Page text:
Grant Halliburton Foundation is a non-profit organization that works to promote awareness and understanding of teen and young adult mental health. Their goal is to prevent suicide and to strengthen the network of mental health resources for young people. The Foundation provides mental health education, training and support to more than 20,000 students, educators, parents and professionals annually.
We worked with GHF to update their logo in 2009. Recently they asked us to help them update their marketing materials with a more unified look so that their materials can work together cohesively as a packet as well as individually.
The final printed materials from our print vendor have arrived and we are so excited with the results. It’s always exciting to get finished materials from the press, but we were extra excited about these because of some of the unusual finishing techniques we employed. We designed the pocket folder with custom curved pockets as well as a deboss of GHF’s logo for added depth. We also had the pieces printed on an uncoated paper stock to enhance their tactile feel.
We are very pleased with the final result!
A big thanks to Odee Company for their great work on the print production that brought our designs to life.
At Briley Design Group we are always looking for unique solutions to print projects. There are many ways to make designs stand out like foil stamping (the application of metallic or colored foil), blind embossing (subtly provides a three-dimensional or raised effect to paper) and die cutting (used to produce unique shapes, edges, and message windows). And then there is the creative fold, which is a great dimensional tool that delivers a message with great impact and interest.
According to Sappi paper company, “A fold can be a way to illustrate an idea. It can serve as a storytelling device that gives designers the ability to control the “reveal,” letting readers take in the first level of information before lifting the fold to move deeper into the story. The fold itself becomes an integral part of the narrative, reinforcing in a tactile way what is stated in words and images.” (The Standard—Scoring and Folding v.4)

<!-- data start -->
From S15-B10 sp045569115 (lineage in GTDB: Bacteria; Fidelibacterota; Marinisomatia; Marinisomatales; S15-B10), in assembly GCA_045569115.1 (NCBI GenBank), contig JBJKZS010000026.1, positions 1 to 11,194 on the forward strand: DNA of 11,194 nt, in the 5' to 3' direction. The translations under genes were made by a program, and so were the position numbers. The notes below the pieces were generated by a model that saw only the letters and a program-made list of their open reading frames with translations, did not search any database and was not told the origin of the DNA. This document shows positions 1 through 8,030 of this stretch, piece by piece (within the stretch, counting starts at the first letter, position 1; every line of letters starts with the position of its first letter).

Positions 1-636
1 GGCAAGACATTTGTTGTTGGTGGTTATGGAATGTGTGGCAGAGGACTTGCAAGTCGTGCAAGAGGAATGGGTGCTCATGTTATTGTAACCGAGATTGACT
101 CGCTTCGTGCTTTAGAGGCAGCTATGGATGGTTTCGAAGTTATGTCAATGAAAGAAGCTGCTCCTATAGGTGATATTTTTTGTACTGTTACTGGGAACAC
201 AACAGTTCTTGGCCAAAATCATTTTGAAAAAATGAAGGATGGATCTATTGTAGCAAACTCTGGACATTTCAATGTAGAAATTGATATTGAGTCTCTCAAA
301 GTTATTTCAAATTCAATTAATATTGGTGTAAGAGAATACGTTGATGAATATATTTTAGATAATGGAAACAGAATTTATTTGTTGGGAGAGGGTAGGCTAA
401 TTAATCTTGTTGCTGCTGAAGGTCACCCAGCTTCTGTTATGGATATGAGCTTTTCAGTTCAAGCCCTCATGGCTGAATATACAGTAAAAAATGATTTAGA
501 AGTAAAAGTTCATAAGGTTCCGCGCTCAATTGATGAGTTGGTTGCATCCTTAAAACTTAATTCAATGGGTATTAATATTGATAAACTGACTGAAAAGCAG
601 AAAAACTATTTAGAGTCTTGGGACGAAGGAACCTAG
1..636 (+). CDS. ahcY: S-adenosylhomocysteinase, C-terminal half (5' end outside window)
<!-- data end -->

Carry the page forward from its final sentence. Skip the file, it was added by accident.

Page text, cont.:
Know When to Fold ’em
A perfect example of a storytelling fold is a piece we recently completed for Texas Lutheran University. The viewer unfolds the brochure four times revealing four study abroad opportunities offered for TLU students. When the reader gets to the center of the piece, more detailed information is described. Unique folding engages the reader, directs the reader’s attention to key points, and interjects an element of surprise.
Yesterday was opening day of Enterprise Connect 2016 business communications conference and the unveiling of the booth we designed for Mitel for this event. If you happen to be attending, visit Mitel at booth #2011. Hoping Mitel has a successful show!
Almost all of the photographers we work with prefer to have an art director on the photoshoot. First of all, the old adage of “two heads are better than one” comes into play for problem solving, setting up the shot or even having another body to help move the equipment around, but there are many other key advantages.
What does an art director do on a photoshoot?